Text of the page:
It’s that time of the year, and we have holidays, travels, exploring the exotic and perhaps the unknown in our mind and hearts. I have the travel bug in me again, as I will be departing for Istanbul in August. But before that, I wanted to share an exciting itinerary with you; our 2013 Fascinating Istanbul and Grand Turkey Tour Brochure, from March 29th to April 8th 2013.
I was born and bred in Turkey, lived and travelled in my homeland extensively over 30 years. No doubt, I love my homeland, and it is a joy to share all the treasures of Turkey through my blog. While I was teaching Turkish Cooking Classes at Central Market Cooking School in Austin, Texas, folks coming to my classes expressed an interest to see Turkey from a local’s perspective. Now, thanks to them (especially to dear Pam Wood, for the initiation) once a year, I team up with Four Seasons Tours, organize and host a culinary and cultural tour to Turkey.
So, what do we do in our tours? My foremost aim with the tour is to show my homeland, through a local’s perspective; the places we Turks go for a delicious bite to eat; the markets we shop for the best spices, baklavas; the sites and many more. With our highly knowledgeable guide Kaan Gulcur, we visit some of the finest and most fascinating sites in Turkey. Here is a taster of what happens in our tour:
I lived in Istanbul over 15 years; it is a city where old and new exists together, it is old but not tired, ancient, yet alive. Here is the breathtaking Hagia Sophia; a pioneer of architecture and once the largest church in the world prior to the St Peter’s in Rome. I must have visited Hagia Sophia over 15 times, it still amazes me.
I have been staying at the Armada Hotel at the heart of Old Istanbul over 15 years. The location is superb and their hospitality and Turkish breakfast overlooking the Blue Mosque and Hagia Sophia is unforgettable.
Istanbul is a big city with a population of over 12 million, and the Bosporus strait divides the city into two parts. One of the best ways to appreciate both the old and the new parts of Istanbul is to take a boat cruise, like we do at the tour. Try to take a small size boat, where you zig zag at the both sides of the Bosphorus to see the Yalis (wooden, residential summer houses for the Sultan and high official’s at the Ottoman Empire), Palaces, or just simply to witness how the day goes by at the side streets. Local ferries, Vapur, might also be a good and cheap way to explore Istanbul in both sides.
How can we not visit the Spice Market when in Istanbul? Spices are an important part of Turkish cuisine, that’s the way we add flavor to our dishes. So a visit to the Spice Market is a must to stock up wonderful spices, Turkish tea, Turkish Delight, nuts and many more. I could spend hours at my favorite spice shop, Malatya Pazari at the Spice Market.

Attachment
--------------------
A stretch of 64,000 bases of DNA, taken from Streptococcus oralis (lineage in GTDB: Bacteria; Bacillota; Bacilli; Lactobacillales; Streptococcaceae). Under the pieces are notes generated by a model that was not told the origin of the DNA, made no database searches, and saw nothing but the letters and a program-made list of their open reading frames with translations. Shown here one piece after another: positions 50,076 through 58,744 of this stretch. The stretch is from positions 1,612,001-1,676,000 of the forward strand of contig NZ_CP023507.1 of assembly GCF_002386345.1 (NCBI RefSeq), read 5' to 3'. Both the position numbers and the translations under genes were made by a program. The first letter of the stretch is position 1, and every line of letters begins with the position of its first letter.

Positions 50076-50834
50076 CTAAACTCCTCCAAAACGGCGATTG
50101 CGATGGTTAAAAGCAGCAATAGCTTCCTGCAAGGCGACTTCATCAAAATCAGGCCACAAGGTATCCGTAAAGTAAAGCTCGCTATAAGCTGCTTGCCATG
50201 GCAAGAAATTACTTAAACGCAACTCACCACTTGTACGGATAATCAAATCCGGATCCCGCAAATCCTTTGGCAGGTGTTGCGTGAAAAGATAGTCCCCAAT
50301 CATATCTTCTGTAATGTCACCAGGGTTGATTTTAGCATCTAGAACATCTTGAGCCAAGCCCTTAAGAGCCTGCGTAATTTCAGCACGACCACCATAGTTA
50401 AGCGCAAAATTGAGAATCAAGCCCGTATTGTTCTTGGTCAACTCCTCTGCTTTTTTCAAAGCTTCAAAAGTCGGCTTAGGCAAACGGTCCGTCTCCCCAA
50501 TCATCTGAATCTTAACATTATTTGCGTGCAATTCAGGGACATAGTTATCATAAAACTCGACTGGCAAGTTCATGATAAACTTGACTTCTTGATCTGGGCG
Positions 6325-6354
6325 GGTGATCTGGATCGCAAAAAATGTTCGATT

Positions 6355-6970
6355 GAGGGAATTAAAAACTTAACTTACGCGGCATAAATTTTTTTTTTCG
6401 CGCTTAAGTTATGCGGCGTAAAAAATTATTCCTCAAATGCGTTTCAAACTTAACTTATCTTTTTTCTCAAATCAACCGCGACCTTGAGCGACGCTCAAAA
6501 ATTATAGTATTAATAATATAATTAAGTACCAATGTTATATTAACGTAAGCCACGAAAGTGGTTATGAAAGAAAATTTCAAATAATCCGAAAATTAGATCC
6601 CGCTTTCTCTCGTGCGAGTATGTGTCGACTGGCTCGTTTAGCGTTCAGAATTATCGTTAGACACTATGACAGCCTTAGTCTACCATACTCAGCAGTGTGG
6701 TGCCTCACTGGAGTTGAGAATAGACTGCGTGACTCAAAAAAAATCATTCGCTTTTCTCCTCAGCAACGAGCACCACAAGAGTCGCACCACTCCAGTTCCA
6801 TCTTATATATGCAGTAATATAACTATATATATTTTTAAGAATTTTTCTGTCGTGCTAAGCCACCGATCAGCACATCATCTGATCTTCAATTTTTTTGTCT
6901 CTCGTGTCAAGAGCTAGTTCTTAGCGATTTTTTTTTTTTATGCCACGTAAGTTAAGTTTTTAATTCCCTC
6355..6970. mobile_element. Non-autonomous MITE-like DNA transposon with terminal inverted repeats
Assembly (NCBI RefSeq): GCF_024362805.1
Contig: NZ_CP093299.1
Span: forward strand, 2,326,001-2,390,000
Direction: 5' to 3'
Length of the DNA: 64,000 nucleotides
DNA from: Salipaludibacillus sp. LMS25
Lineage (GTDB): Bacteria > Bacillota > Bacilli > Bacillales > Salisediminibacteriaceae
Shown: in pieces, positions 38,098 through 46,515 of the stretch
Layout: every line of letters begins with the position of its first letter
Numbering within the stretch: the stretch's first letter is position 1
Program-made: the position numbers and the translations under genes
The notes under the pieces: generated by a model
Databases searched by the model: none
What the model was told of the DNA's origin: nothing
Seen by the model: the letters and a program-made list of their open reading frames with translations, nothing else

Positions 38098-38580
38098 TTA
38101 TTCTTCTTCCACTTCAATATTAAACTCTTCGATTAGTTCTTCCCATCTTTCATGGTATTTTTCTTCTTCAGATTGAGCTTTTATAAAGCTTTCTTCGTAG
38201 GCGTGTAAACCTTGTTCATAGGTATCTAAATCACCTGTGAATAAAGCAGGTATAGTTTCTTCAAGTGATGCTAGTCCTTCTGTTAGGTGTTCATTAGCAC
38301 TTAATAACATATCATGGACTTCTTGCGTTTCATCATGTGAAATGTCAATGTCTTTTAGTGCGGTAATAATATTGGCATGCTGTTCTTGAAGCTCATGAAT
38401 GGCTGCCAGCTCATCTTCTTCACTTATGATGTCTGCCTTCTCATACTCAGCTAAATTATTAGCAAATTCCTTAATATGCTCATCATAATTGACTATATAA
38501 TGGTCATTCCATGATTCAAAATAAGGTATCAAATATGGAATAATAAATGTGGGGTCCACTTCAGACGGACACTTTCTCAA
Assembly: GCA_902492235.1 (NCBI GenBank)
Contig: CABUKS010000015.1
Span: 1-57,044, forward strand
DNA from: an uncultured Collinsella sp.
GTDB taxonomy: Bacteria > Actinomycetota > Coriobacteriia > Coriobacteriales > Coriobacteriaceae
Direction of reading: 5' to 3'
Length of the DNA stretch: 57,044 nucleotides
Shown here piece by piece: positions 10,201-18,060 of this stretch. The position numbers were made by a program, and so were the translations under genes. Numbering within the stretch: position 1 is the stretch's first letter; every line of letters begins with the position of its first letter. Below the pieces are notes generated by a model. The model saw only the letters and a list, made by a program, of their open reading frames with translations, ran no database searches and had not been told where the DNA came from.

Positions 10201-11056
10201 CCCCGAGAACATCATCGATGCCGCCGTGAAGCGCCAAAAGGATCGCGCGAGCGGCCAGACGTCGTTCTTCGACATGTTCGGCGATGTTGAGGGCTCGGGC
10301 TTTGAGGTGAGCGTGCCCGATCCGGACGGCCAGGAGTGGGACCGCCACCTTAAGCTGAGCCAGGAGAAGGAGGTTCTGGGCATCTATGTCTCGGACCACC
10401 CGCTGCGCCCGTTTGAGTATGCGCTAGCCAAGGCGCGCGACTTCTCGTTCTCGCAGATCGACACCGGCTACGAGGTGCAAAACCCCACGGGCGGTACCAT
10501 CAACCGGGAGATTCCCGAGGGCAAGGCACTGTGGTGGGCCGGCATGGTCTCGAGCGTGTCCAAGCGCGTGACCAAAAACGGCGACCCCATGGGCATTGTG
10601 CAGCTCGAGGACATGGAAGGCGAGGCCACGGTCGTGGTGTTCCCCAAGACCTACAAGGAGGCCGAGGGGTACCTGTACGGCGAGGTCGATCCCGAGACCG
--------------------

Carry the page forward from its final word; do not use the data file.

Entrance to the ancient Spice Market, Misir Carsisi
Now comes the Grand Bazaar; renown as the world’s oldest shopping mall, it is so worth seeing for its architecture, colorful shops selling a huge variety from gold to leather, to china and many more. I would be careful to shop there for big items like rugs, as you will most likely to get tourist prices there. But the atmosphere is magical and well worth it.
Baklava is a delicacy that is perfected at the Ottoman Palace kitchens and Gulluoglu Baklava is one of the best places to sample the real thing. We also like to take demo baklava classes there and witness how this delicious treat is made; it is one of the highlights of the tour!
Why not have a go and make baklava at home? It is easy to make baklava with fillo pastry sheets at your home, and you can adjust the syrup to your liking. Here is my recipe, you will be amazed with the results.
Turks are a very hospitable nation and they regard the visitors as “God’s guest” and their door is open to them. Wherever you go , you will be offered tea, Turkish coffee, or like in this case some pine nuts and local honey by this local village man near Pergamum.
At the Aegean, a visit Ephesus, provincial capital of Asia Minor for the Roman Empire and one of the seven churches of the Revelations is always a highlight. As one of the best preserved Roman cities, its monumental theater was where St. Paul preached to the Ephesians. Ephesus also boasts one of the Seven Wonders of the World, the Temple of Artemis, and the resting place of St. John the Evangelist is in the Church of St. John.
While we are at the Aegean, we take a hands-on Aegean style Turkish cooking class, where we knock up wonderful casseroles, mousakka, gozleme (Anatolian flat breads with various fillings), and delicious salads dressed with the local olive oil. This experience stay with us a long time, and it is always lovely to hear participants making all these wonderful dishes they learned to their family and friends back at home.
Kusadasi is a wonderful port we stay while at the Aegean. Dining out overlooking the turquoise Mediterranean is a real treat.
On the way back to Istanbul, drive towards the Dardanelles to see the battlefields of Gallipoli, view Mount Ida, the site of the beauty pageant that led to the Trojan War.
It is always a pleasure to share the wonderful treasures of my homeland and this is a tiny little snapshot of what Turkey offers. Participation for our tour is limited to 15 people. If you would like to join us to explore the fascinating land of Turkey, do please contact me, and also view photos from my previous tours. If you can’t, I do hope this post may inspire you to visit Turkey sometime, and give some ideas. For some additional and fantastic travel posts from Turkey, please also visit Turkish Travel Blog; Natalie’s travels, stories and photos across Turkey are simply mesmerizing.
Have you ever travelled to Turkey? I would love to hear your experience, please share with us.
Happy Travels to All!